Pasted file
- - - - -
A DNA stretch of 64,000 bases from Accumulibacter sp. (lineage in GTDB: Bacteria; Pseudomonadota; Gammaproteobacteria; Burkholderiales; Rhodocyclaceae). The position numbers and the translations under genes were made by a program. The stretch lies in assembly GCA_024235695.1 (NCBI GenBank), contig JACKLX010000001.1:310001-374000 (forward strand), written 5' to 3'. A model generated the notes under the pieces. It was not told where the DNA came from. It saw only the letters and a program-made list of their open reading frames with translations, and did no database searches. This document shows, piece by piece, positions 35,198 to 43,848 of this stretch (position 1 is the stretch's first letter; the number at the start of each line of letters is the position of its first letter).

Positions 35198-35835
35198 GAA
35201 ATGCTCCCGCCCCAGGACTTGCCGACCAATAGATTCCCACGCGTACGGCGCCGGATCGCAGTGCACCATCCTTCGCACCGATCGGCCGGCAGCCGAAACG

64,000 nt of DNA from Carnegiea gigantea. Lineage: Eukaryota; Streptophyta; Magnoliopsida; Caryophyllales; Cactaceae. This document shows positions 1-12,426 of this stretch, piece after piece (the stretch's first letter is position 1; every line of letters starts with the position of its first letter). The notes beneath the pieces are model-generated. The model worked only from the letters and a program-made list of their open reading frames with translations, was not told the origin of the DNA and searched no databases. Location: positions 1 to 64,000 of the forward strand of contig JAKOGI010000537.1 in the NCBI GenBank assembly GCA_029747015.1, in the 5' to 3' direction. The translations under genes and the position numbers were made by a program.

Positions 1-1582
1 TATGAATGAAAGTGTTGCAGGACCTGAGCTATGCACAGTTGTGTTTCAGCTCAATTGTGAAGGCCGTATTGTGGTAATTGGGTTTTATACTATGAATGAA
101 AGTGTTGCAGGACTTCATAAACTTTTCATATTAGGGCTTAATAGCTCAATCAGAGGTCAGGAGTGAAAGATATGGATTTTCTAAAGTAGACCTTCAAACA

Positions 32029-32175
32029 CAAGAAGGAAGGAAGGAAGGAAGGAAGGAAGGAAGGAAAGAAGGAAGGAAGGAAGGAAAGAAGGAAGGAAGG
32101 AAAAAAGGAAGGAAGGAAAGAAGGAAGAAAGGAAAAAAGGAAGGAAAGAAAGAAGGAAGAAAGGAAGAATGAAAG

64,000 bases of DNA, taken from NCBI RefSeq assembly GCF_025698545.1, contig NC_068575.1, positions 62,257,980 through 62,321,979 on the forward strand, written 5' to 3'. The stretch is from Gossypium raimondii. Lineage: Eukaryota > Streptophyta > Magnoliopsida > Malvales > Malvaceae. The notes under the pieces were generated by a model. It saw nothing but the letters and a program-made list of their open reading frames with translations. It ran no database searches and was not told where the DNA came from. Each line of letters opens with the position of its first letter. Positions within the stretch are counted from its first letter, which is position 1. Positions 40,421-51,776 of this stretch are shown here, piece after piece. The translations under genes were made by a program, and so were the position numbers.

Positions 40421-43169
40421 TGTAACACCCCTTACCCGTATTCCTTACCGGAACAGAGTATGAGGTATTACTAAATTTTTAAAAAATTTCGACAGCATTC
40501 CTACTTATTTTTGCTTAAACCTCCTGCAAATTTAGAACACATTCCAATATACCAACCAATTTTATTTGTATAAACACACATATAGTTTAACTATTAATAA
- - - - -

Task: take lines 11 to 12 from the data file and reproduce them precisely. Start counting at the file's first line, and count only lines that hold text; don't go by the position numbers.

32101 AAAAAAGGAAGGAAGGAAAGAAGGAAGAAAGGAAAAAAGGAAGGAAAGAAAGAAGGAAGAAAGGAAGAATGAAAG

64,000 bases of DNA, taken from NCBI RefSeq assembly GCF_025698545.1, contig NC_068575.1, positions 62,257,980 through 62,321,979 on the forward strand, written 5' to 3'. The stretch is from Gossypium raimondii. Lineage: Eukaryota > Streptophyta > Magnoliopsida > Malvales > Malvaceae. The notes under the pieces were generated by a model. It saw nothing but the letters and a program-made list of their open reading frames with translations. It ran no database searches and was not told where the DNA came from. Each line of letters opens with the position of its first letter. Positions within the stretch are counted from its first letter, which is position 1. Positions 40,421-51,776 of this stretch are shown here, piece after piece. The translations under genes were made by a program, and so were the position numbers.